A diaphragm wall may be described as an artificial membrane made of reinforced concrete constructed in the ground by means of a process of trenching with the aid of a fluid support. The most popular use of a diaphragm wall is for the construction of multilevel basements.
The Origin of the diaphragm wall can be traced to the post war years in Italy (early 1950's) where adjacent reinforced concrete piles (known as secant piles) were used to construct a barrage or a cut-off wall for hydroelectric dams. To answer the need for increased water-tightness which could be provided by minimizing the number of vertical joints and due to the fact that the secant pile technique involved the partial destruction of a completed pile by the boring of an overlapping pile (a seemingly wasteful technique)a more elegant solution of excavating a trench in sections in which to cast a series of in- situ adjacent reinforced concrete panels was developed.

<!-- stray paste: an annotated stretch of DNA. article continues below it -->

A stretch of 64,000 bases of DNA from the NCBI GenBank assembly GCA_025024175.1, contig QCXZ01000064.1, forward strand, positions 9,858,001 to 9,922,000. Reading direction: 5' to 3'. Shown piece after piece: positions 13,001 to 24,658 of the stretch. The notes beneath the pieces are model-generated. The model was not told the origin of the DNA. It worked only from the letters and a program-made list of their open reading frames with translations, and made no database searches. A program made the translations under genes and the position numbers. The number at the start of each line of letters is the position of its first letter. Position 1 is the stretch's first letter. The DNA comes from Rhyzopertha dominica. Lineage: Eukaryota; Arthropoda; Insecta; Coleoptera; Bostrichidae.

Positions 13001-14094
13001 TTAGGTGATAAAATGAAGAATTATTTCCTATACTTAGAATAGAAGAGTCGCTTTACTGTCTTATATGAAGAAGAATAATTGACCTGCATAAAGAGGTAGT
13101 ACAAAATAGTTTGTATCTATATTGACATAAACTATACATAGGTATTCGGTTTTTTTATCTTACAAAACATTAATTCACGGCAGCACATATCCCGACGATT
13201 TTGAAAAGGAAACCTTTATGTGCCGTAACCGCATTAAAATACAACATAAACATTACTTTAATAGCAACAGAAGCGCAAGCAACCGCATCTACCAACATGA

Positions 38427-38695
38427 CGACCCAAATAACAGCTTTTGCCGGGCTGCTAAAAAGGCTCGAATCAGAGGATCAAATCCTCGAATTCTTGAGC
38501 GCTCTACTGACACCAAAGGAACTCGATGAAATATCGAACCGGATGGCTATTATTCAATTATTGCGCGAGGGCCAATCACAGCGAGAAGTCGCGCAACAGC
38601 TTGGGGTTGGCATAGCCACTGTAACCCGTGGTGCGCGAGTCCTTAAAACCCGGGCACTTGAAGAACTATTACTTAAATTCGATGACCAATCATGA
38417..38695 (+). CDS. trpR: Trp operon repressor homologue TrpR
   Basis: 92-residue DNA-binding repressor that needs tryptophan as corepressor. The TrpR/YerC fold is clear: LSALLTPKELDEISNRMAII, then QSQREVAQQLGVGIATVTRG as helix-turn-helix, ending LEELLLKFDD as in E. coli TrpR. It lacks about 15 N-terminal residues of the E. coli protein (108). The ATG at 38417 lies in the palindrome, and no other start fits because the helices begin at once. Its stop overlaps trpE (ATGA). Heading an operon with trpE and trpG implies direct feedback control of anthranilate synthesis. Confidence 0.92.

The application of the diaphragm wall technique was gradually extended to solve problems involving the building of underground tunnels for rapid transit systems along busy streets, construction of deep basements without endangering the stability of the foundations of the nearby buildings, and the construction of closed-type docks and wharfs.